SOC 308 • Peace and Conflict
2:00 PM-3:30 PM
The changing political structure of the world is increasing people's sense of insecurity locally and globally. However, the choice is not always violence and war. Alternatives have been proven to be viable in resolving conflicts and building sustainable peace. However, how can these alternatives be instituted without an understanding of the nature of conflict?
This course provides an introductory overview of the related, interdisciplinary fields of peace studies and conflict resolution. It explores the challenges and conditions of achieving a peaceful world as well as the sources of social conflict and the processes by which it can escalate to destructive levels, or resolved productively. The course covers sociological approach to Peace and Conflict by examining concepts, assumptions, methods and implications in retrospect to a range of interpersonal to intercultural conflicts.
Students will analyze issues in a cultural context and use the disciplines of history, political science, sociology and economics for in-depth analyses of conflict and peace. This course will consist primarily of the following: (1) interactive lectures; (2) analytical research; (3) audiovisual materials; (4) small group exercises to promote constructive dialogues; and (5) an open forum for students to freely express their views.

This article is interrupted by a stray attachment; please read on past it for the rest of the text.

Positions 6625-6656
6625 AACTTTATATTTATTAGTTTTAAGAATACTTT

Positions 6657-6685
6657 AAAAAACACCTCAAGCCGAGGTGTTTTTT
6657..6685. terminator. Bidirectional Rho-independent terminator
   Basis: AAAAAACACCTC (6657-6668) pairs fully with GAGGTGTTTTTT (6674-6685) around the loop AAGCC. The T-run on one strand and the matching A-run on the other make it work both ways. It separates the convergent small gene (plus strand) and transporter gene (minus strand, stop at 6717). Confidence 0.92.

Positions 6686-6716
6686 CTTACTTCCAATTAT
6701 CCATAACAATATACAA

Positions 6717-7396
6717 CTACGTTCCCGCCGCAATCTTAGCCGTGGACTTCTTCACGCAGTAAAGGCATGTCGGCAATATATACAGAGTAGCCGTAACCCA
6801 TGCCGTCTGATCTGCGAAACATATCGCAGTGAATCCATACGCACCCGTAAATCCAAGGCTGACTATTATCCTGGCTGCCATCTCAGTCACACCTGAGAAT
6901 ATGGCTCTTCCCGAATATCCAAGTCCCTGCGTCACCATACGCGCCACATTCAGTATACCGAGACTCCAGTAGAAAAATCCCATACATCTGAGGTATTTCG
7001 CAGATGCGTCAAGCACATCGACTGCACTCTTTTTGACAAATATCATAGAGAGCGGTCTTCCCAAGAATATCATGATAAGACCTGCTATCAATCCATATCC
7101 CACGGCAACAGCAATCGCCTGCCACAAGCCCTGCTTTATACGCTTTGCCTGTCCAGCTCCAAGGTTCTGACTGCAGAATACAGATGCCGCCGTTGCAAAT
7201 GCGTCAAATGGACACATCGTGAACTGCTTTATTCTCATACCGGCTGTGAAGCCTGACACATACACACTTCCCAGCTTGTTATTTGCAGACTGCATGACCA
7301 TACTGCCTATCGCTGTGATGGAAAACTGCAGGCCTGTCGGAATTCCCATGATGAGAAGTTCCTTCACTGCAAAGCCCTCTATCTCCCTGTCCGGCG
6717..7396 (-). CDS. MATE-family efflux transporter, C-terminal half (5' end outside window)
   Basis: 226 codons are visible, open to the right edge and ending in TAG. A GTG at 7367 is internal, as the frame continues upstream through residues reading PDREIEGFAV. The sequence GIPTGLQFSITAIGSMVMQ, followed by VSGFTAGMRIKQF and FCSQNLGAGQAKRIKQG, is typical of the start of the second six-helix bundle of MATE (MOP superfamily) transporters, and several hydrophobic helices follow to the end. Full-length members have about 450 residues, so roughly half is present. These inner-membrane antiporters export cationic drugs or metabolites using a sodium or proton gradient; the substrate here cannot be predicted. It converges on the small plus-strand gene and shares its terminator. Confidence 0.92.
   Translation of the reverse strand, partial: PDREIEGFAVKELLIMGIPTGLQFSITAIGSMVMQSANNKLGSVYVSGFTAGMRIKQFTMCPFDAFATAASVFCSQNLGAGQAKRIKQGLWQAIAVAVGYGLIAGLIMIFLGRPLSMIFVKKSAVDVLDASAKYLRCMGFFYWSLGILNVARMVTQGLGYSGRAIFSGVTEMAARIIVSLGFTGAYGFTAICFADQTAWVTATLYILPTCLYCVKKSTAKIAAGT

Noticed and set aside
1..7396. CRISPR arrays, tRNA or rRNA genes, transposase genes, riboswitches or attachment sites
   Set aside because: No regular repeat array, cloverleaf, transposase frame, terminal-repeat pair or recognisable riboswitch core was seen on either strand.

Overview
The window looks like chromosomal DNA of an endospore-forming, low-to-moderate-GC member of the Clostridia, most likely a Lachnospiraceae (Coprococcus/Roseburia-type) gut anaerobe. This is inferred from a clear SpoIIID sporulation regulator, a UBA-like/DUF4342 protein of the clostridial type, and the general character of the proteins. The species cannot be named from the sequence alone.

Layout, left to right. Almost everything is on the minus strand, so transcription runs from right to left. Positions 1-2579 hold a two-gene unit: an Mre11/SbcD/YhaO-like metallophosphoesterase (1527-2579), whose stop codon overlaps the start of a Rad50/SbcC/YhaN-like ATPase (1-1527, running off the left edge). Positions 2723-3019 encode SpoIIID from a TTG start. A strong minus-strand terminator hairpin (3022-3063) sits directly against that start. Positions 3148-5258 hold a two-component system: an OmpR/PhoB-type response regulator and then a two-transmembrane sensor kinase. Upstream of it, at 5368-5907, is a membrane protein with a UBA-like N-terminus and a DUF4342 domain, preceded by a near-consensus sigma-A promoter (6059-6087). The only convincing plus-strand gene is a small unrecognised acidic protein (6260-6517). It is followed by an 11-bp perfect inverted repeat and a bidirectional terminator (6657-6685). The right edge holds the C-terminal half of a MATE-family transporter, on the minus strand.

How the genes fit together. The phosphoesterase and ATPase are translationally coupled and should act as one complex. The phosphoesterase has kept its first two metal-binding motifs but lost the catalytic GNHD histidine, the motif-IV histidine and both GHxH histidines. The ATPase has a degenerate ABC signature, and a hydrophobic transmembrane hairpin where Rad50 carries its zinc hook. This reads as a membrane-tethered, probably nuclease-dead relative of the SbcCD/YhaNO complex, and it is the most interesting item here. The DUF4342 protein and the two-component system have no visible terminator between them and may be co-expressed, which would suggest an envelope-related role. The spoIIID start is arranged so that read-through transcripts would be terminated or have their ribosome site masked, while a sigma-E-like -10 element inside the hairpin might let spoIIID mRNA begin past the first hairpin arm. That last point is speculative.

Paper: prosepctus 5%, paper 25%
Presentation: quality of research 10%, quality of presentation 5%, peer evaluation 5%
Course work: reading responses 30%, simulation 10%, particpation 5%, attendance 5%
Perfect attendance is worth five (5) points; attendance with one (1) excused absence will be given three (3) points, attendance with two (2) excused absences will be given one (1) points. Three (3) or more unexcused absences result in dropping your grade one (1) grade level e.g. if you have a (B) in the course and have 3 or more unexcused absences, your grade will be (C). If you miss more than four (4) classes, for any reason, excused or unexcused, you may not get credit for this course. Instead, you will receive an (F) for the class.
Barach, David, P. ed., Approaches to Peace: A Reader in Peace Studies< London, Oxford University Press, 1999
Jeong, Ho-Won, Peace and Conflict Studies: An Introduction (Studies in Peace and Conflict Research). Ashgate Publishing Company 2001
Kurtz, Lester R., Stephen Zunes and Sarah Beth Asher eds., Nonviolent Social Movements: A Geographical Perspective, Blackwell Publishers 1999